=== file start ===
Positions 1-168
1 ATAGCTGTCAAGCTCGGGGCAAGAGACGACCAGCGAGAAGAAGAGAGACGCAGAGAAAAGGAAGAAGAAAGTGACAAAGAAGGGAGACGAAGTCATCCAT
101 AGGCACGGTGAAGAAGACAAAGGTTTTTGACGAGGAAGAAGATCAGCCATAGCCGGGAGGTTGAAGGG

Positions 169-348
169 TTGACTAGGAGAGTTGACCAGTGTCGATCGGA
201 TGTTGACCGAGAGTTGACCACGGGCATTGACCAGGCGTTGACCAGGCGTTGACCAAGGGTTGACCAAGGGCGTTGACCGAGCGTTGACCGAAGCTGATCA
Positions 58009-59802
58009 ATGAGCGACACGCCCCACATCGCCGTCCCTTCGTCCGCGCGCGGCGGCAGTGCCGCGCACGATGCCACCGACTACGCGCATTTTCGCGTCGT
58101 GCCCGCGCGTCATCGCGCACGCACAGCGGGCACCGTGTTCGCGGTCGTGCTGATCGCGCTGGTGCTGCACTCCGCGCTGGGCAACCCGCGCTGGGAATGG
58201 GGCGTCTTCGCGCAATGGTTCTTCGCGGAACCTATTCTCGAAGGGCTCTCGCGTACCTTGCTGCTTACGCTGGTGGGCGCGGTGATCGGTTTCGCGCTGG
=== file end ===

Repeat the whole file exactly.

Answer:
Positions 1-168
1 ATAGCTGTCAAGCTCGGGGCAAGAGACGACCAGCGAGAAGAAGAGAGACGCAGAGAAAAGGAAGAAGAAAGTGACAAAGAAGGGAGACGAAGTCATCCAT
101 AGGCACGGTGAAGAAGACAAAGGTTTTTGACGAGGAAGAAGATCAGCCATAGCCGGGAGGTTGAAGGG

Positions 169-348
169 TTGACTAGGAGAGTTGACCAGTGTCGATCGGA
201 TGTTGACCGAGAGTTGACCACGGGCATTGACCAGGCGTTGACCAGGCGTTGACCAAGGGTTGACCAAGGGCGTTGACCGAGCGTTGACCGAAGCTGATCA
Positions 58009-59802
58009 ATGAGCGACACGCCCCACATCGCCGTCCCTTCGTCCGCGCGCGGCGGCAGTGCCGCGCACGATGCCACCGACTACGCGCATTTTCGCGTCGT
58101 GCCCGCGCGTCATCGCGCACGCACAGCGGGCACCGTGTTCGCGGTCGTGCTGATCGCGCTGGTGCTGCACTCCGCGCTGGGCAACCCGCGCTGGGAATGG
58201 GGCGTCTTCGCGCAATGGTTCTTCGCGGAACCTATTCTCGAAGGGCTCTCGCGTACCTTGCTGCTTACGCTGGTGGGCGCGGTGATCGGTTTCGCGCTGG